Update time：2023-03-27 10:57:52 / Views：80
A smart card is similar to a credit card in size and shape, but has a completely different interior. First, it has an interior - a normal credit card is a simple piece of plastic. The inside of a smart card usually contains an embedded microprocessor. The microprocessor is under a gold contact pad on the side of the card. Think of the microprocessor as replacing the usual magnetic stripe on a credit or debit card.
What is a smart card?
Smart cards are more popular in Europe than in the United States. In Europe, smart cards are widely used in the health insurance and banking industries. Every German citizen has a health insurance smart card. Even though smart cards have been around in modern form for at least a decade, they are just starting to take off in the United States.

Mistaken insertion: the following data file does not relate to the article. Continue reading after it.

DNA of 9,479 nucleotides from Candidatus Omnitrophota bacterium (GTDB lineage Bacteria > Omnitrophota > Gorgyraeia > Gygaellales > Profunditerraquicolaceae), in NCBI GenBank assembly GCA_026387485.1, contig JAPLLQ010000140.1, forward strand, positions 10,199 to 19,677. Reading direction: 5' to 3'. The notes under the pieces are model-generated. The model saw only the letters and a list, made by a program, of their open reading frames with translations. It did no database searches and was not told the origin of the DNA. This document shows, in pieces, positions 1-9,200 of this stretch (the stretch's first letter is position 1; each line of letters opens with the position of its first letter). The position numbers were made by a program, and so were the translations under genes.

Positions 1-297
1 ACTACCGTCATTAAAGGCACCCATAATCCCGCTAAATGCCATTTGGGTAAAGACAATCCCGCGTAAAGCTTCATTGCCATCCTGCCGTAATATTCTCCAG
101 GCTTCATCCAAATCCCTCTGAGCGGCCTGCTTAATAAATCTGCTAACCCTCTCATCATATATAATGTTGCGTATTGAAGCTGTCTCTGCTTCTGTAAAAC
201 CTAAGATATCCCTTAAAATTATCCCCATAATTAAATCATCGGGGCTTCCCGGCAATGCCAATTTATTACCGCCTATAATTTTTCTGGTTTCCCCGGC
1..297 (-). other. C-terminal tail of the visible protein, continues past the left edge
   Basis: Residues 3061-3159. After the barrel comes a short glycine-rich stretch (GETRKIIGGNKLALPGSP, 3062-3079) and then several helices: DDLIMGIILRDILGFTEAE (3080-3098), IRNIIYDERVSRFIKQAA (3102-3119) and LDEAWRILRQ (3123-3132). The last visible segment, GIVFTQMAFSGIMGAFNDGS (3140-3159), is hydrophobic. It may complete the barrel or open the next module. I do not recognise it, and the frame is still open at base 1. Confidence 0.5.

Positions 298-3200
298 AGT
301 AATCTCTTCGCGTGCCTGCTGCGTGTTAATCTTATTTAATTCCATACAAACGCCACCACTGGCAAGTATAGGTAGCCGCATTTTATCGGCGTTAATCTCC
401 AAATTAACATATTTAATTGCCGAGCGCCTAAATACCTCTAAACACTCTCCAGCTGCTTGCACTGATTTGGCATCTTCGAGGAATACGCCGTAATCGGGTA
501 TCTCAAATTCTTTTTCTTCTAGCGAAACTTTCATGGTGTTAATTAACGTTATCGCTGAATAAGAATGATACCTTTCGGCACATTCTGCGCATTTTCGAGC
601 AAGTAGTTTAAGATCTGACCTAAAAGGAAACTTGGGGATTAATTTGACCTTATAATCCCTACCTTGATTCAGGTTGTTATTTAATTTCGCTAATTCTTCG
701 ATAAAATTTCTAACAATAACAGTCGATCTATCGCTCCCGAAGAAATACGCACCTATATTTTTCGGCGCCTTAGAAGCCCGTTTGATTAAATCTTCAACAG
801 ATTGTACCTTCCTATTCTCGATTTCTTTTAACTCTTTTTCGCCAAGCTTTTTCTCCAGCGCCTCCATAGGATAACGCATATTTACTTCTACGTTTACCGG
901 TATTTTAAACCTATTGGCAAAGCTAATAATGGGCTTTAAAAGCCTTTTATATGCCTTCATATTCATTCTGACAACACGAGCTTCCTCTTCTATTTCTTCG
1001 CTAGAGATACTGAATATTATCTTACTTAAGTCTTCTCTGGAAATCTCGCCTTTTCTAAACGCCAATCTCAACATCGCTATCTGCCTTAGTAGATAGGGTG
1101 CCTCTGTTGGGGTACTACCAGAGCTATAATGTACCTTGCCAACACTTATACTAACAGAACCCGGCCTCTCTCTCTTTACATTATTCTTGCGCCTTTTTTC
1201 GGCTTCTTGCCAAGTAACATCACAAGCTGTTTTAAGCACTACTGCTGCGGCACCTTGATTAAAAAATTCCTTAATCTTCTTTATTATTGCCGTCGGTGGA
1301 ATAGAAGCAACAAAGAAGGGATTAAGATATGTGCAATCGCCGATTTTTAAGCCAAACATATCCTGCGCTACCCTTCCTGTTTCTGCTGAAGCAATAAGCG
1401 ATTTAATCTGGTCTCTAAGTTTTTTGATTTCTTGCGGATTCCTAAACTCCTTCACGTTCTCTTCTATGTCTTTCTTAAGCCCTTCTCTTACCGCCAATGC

Magnetic stripe technology is still widely used in the United States. However, the data on the stripes can be easily read, written, deleted or changed using off-the-shelf devices. As a result, stripes really arent the best place to store sensitive information. To protect consumers, U.S. companies have invested in a large network of online host computers for authentication and processing. In Europe, such an infrastructure has not been developed - instead, the card still comes with intelligence.
The microprocessor on the smart card is secure. The host computer and the card reader actually talk to the microprocessor. The microprocessor forces access to the data on the card. If the host reads and writes to the smart cards random access memory (RAM), it is no different from a floppy disk.
A smart card may have up to 8 kilobytes of RAM, 346 kilobytes of ROM, 256 kilobytes of programmable ROM, and a 16-bit microprocessor. Smart cards use a serial interface and receive power from an external source, such as a card reader. The processor uses a limited instruction set for applications such as encryption.
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